four

Marisa’s eyes flit back over to the counter, and she stares at it, remembering the first time Jenn had ever invited her to a recital. Jenn was involved in all kinds of things—piano, choir, theatre, to name a few—and she never failed to invite Marisa, always wearing that wistful smile in hopes that maybe, maybe, Marisa would show up. A feeling of guilt curls inside Marisa’s stomach, and it’s not the Chinese food making her uncomfortable, it’s all the times she didn’t show up when all she had to do was walk out the door.

And she would have to beat her nerves. That was the real thing holding her back, wasn’t it? Knowing that she would have to be surrounded by walls that weren’t her apartment and people that weren’t from Netflix. No matter how much she loved Jenn, she couldn’t bring herself to venture out of doors. The thought of sitting alone at her sister’s recital—or, even worse, sitting by strangers who might try to talk to her—was enough to make her reach for her inhaler for another puff.

It’s 7:12. Marisa can imagine Jenn in her mind’s eye. She’s probably wearing some quirky dress that’s a mixture between bohemian and downright ridiculous. That’s the kind of person Jenn is. If it’s not outrageous, it’s not wearable. Many times during high school, Marisa would watch Jenn come down the stairs wearing a tie or a vest or a pair of six-inch heels, and one of the parents would insist she march right back up the stairs to wear something different. At first, Jenn always listened, but as the years stretched on, she started wearing whatever she wanted. Marisa envied that confidence, but not enough to attempt to emulate it. That was the relationship between her sister and her, really—admiration that never quite progressed into imitation.

Marisa’s mind returns to the first time she rejected Jenn’s invitation. I’m sorry, Jennifer—I love you, but I’m not feeling well. And then, I’m sorry, Jenn, but I have too much homework to do.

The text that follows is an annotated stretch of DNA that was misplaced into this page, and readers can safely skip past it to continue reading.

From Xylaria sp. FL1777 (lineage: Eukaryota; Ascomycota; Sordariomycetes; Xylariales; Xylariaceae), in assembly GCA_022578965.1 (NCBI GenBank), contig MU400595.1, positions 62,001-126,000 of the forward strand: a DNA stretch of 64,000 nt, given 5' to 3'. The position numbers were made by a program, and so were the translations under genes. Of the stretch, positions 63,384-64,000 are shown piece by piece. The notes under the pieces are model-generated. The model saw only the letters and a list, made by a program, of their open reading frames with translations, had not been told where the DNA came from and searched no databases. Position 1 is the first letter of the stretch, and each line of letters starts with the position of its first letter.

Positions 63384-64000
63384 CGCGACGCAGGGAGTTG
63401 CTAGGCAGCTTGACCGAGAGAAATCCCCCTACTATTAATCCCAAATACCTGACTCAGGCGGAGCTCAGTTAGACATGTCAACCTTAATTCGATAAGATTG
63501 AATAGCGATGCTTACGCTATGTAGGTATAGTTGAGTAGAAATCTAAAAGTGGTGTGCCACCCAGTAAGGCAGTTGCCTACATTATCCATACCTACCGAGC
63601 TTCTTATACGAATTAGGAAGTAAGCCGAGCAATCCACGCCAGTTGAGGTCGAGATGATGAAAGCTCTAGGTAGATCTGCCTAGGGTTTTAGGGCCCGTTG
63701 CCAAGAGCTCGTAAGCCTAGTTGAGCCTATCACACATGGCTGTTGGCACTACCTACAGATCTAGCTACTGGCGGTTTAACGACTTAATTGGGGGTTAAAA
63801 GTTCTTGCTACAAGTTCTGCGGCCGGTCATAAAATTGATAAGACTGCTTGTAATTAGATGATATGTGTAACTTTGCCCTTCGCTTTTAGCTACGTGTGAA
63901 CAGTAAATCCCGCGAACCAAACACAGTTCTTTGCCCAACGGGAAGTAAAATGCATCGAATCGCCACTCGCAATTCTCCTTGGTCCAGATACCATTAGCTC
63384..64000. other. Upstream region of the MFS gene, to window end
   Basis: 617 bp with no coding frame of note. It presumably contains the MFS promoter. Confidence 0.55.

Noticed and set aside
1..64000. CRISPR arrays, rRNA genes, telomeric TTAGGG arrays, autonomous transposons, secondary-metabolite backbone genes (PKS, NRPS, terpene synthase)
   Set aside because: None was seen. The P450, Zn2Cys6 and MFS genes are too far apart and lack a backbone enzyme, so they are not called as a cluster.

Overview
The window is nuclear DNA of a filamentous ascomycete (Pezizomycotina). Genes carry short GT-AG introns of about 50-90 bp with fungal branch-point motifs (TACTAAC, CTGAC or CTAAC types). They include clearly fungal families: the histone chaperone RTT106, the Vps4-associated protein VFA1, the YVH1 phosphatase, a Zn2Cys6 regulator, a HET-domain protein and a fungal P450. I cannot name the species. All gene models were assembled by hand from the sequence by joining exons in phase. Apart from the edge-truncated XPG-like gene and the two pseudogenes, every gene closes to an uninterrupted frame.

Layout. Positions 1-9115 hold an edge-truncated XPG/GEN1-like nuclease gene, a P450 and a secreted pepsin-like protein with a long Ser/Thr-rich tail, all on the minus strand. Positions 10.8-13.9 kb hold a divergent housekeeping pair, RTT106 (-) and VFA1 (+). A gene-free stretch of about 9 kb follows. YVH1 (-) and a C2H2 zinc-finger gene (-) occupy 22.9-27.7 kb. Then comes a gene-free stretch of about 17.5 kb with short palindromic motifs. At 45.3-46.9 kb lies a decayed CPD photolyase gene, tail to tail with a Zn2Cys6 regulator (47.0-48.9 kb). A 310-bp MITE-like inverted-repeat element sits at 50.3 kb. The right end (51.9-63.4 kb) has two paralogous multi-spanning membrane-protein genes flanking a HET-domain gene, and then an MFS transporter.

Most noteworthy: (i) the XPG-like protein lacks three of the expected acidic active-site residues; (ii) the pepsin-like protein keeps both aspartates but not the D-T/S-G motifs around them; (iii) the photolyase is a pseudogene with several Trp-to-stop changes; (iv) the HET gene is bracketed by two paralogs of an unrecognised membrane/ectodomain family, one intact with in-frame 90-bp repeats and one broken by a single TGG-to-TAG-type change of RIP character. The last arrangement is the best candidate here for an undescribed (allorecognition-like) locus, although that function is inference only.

I’m seriously so sorry, but I have a doctor’s appointment.

Jenn, you know I’d love to go, but I’ve had this migraine all day, and the meds aren’t helping.

At first, Jenn had always been crestfallen, and once, she had even yelled at Marisa, accusing her sister of not caring. Recently, however, she would just text back, That’s ok. I know you’re busy.

It’s 7:13 now. Marisa’s phone is going haywire. She reaches over to silence it, but when she picks it up, she sees Jenn has sent a text. She can just imagine the text her sister has sent: The parents can’t come, but I can’t wait to see YOU!!!!!! :) :) :) :)

That’s the way Jenn’s texts are always structured. Lots of exclamation points and an exorbitant number of smiley faces. That’s sort of the way Jenn’s attitude is structured, too, isn’t it? Always seeing the bright side, always full of endless enthusiasm for life and anything having to do with it. And what has Marisa done in response? She’s trampled over her sister’s every attempt at developing a relationship. She’s shut down her sister’s smiling texts with lame excuses. The pinkness of the ink on the calendar just proves that.

The End

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